Had a bad night's sleep? Drinking more water could help you feel better
New US research has found that not getting enough sleep could lead to dehydration the next day, possibly affecting mental and physical performance.
Carried out by researchers at Penn State University, the new study looked at more than 20,000 American and Chinese adults over the age of 20 to assess how sleep may affect hydration status and risk of dehydration.
The participants were asked to report on their sleeping habits, as well as provide urine samples which were analysed for biomarkers of hydration.
The findings, published in the journal Sleep on Monday, showed that adults who sleep just six hours per night had a higher chance of being dehydrated compared to those who slept eight hours. Participants who reported sleeping six hours had significantly more concentrated urine and a 16 to 59% higher chance of being inadequately hydrated.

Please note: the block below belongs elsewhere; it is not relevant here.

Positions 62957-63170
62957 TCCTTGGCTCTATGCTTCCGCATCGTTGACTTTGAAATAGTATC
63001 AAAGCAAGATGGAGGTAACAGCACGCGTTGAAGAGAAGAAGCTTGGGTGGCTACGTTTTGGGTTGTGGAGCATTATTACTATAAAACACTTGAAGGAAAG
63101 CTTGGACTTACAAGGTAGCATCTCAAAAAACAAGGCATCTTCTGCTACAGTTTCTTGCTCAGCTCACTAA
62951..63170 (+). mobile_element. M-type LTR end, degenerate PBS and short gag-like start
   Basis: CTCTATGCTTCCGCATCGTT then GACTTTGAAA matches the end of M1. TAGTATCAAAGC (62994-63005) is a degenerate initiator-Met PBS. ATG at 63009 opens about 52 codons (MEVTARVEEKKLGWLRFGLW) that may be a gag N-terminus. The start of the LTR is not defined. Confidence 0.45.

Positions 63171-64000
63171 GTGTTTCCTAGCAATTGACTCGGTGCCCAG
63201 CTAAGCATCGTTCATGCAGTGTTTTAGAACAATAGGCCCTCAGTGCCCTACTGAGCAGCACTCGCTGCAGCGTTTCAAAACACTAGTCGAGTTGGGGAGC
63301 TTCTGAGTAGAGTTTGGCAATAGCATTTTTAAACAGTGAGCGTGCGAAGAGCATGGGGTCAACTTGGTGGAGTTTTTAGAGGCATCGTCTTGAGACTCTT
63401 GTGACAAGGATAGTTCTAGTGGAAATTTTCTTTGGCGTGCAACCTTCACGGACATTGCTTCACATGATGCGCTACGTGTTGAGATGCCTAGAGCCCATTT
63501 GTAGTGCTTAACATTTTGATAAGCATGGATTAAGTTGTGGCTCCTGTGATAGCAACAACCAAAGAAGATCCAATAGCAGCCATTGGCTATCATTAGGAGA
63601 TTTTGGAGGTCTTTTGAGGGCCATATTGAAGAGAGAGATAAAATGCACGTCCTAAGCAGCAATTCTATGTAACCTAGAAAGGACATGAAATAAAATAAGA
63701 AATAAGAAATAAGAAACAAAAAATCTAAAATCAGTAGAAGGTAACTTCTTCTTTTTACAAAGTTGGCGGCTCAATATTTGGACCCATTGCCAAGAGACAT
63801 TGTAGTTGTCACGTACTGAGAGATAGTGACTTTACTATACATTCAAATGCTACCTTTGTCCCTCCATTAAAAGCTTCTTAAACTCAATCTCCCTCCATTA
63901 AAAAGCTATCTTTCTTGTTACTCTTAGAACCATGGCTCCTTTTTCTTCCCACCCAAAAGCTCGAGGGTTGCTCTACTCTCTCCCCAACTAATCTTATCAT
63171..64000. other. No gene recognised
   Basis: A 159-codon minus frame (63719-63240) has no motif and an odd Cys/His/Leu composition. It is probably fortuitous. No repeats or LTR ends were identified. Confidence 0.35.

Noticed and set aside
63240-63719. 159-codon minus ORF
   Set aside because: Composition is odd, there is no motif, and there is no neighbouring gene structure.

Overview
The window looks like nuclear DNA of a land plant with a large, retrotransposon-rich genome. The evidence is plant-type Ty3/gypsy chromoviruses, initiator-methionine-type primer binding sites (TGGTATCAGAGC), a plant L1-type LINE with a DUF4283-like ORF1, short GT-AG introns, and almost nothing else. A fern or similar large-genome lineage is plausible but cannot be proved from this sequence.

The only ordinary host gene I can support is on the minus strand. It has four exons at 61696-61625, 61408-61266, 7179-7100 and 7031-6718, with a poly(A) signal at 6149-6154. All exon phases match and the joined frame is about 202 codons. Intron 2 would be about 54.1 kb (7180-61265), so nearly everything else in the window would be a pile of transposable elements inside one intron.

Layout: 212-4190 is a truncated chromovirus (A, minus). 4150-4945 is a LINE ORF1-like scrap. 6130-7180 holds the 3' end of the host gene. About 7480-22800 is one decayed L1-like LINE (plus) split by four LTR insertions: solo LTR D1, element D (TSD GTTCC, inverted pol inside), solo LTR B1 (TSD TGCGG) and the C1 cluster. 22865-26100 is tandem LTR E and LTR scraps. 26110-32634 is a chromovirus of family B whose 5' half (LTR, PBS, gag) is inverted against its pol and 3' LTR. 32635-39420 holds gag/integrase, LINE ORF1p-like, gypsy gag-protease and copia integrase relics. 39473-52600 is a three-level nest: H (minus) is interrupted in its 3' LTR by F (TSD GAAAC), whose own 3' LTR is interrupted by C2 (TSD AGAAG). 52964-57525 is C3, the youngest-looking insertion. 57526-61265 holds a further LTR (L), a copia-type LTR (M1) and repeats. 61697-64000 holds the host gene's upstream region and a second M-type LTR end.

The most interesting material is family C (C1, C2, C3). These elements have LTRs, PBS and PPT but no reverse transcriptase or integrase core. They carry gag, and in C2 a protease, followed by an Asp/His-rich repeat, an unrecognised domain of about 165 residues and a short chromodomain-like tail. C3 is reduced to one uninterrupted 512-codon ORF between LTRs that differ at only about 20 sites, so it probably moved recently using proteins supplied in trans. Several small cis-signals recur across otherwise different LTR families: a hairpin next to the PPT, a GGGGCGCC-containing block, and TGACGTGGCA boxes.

The researchers suggest that the body's hormonal system, which regulates hydration, could be responsible. A hormone called vasopressin is released throughout the day, as well as during the night, to help regulate the body's hydration status. Shorter sleep may disrupt the release of the hormone, thereby affecting hydration.
"Vasopressin is released both more quickly and later on in the sleep cycle," explained lead author Asher Rosinger. "So, if you're waking up earlier, you might miss that window in which more of the hormone is released, causing a disruption in the body's hydration."
Dehydration can have more severe effects than simply making us feel thirsty, negatively affecting cognition, mood, physical performance and physical and mental functions. These findings suggest that if you're not feeling well after a night of poor sleep, dehydration may be partly to blame rather than just the poor sleep itself.
"If you are only getting six hours of sleep a night, it can affect your hydration status," Rosinger said. "This study suggests that if you're not getting enough sleep, and you feel bad or tired the next day, drink extra water."
However, the team pointed out that as this is an observational study, the cause and effect cannot be confirmed and more research is needed.